Updated: 8:30 p.m.
When Browns quarterback Jason Campbell went down with a season-ending shoulder injury at the hands of his current team while he quarterbacked Hue Jackson's Raiders on Oct. 16. 2011, it impacted two franchises and the lives and careers of so many players and coaches it's hard to count.
Talk about full circle. It's more like a rhombus. It comes Sunday (1 p.m.-Cincinnati's Channel 12) at Paul Brown Stadium when Campbell comes in leading the second-place Browns at 4-5 against the AFC North-leading Bengals at 6-4.
A quick review:
Campbell got hurt the Sunday before the trading deadline in a win over the Browns and Jackson, the Raiders head coach who coached the Bengals wide receivers a few years before, urged the Raiders to deal for Carson Palmer.
Palmer, the Bengals quarterback sitting out because of his trade demand, had been recruited to USC by Jackson and Jackson had been the settling influence on a volatile receivers corps that Palmer had in the best seasons of his career.
But as everyone knows, Jackson got fired at the end of 2011 even though he and Palmer gave the Raiders their best playoff shot in a decade, ended up back in Cincinnati, and is now coaching one of those Raiders picks for Palmer in rookie running back Giovani Bernard, one of the Bengals gamebreakers. Palmer has a winning record in Arizona despite the second-most interceptions in the NFL.
Well, after a one-year stop in Chicago, he surfaced in Cleveland this season and, quite naturally, has a shot to move the Browns into a tie with the Bengals in the loss column.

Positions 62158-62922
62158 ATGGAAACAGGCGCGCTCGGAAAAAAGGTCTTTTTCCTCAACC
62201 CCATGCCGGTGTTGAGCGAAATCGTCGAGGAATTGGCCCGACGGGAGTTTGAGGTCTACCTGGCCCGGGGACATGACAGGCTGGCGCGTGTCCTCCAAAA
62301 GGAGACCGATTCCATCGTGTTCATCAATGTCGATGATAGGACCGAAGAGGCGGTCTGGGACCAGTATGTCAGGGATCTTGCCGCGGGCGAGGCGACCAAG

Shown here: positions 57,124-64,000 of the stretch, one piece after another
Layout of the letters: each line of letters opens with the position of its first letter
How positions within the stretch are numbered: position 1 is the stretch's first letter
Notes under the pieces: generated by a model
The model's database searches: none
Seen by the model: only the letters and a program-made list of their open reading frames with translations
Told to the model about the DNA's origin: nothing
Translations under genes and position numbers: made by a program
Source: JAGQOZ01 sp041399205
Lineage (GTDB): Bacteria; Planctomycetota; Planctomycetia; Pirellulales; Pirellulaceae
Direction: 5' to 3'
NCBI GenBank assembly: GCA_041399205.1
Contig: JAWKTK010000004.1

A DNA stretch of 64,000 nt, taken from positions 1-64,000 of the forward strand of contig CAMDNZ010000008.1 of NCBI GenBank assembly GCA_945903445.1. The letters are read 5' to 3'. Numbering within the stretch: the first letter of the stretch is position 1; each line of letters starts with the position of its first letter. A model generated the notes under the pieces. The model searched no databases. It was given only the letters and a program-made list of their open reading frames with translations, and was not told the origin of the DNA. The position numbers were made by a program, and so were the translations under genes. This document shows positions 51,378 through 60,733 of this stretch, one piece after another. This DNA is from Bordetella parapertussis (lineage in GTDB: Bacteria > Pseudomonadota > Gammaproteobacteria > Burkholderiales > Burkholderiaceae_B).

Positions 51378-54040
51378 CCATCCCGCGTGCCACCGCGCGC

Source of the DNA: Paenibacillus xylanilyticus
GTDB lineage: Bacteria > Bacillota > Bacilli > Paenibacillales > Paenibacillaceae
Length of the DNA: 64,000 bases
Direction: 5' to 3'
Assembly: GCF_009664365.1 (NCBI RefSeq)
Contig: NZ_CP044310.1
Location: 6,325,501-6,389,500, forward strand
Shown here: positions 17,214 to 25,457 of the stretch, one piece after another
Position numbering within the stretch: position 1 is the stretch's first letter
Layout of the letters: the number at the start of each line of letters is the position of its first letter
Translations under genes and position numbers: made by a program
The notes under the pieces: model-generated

Only in the NFL. The same injury hex that exited him out of Oakland two years ago has played a part in Campbell securing Cleveland's last two starts before their bye last week. He split them, but his win against Baltimore was Cleveland's first over the Ravens in six years, saved their season, and gave the 31-year-old Campbell five TDs with no picks for a 106.6 passer rating.
"He has great leadership. He'll take the cast of guys there and he'll get them to play well," Jackson said after the Bengals practiced Wednesday. "Because he'll distribute the ball well, he'll manage the game, he'll make big throws, and he'll run with the ball, he's tough and he's smart. He's doing a good job. I just don't want him to do it this week."
Jackson says the 6-5, 230-pound Campbell's best attribute is his big arm and long ball.
"That's why he was playing for me," said Jackson, who lived off the running game and deep balls off play-action during the two seasons he ran the Oakland offense. "He can throw it down the field. He's got a good arm, he's smart and he knows how to play the position."
Under Jackson in 18 starts Campbell had a career-high 7.2 yards per attempt, the only time he's been over 7 until he's 7.5 for the Browns in three games in his eighth season.
"He had a good thing going in Oakland. He was playing real well and he was able to get a young group of offensive skill players to play really well," Jackson said.
How whacky can the NFL get? How would you like to have been a fly on the wall when Jackson and Campbell talked before the game in Cleveland earlier this season?
"He was waiting for his opportunity and he's made the most of it," Jackson said. "A lot of people can't handle going from team to team, coordinator to coordinator, environment to environment. He's handled it like a champ. ... It says a lot about the man."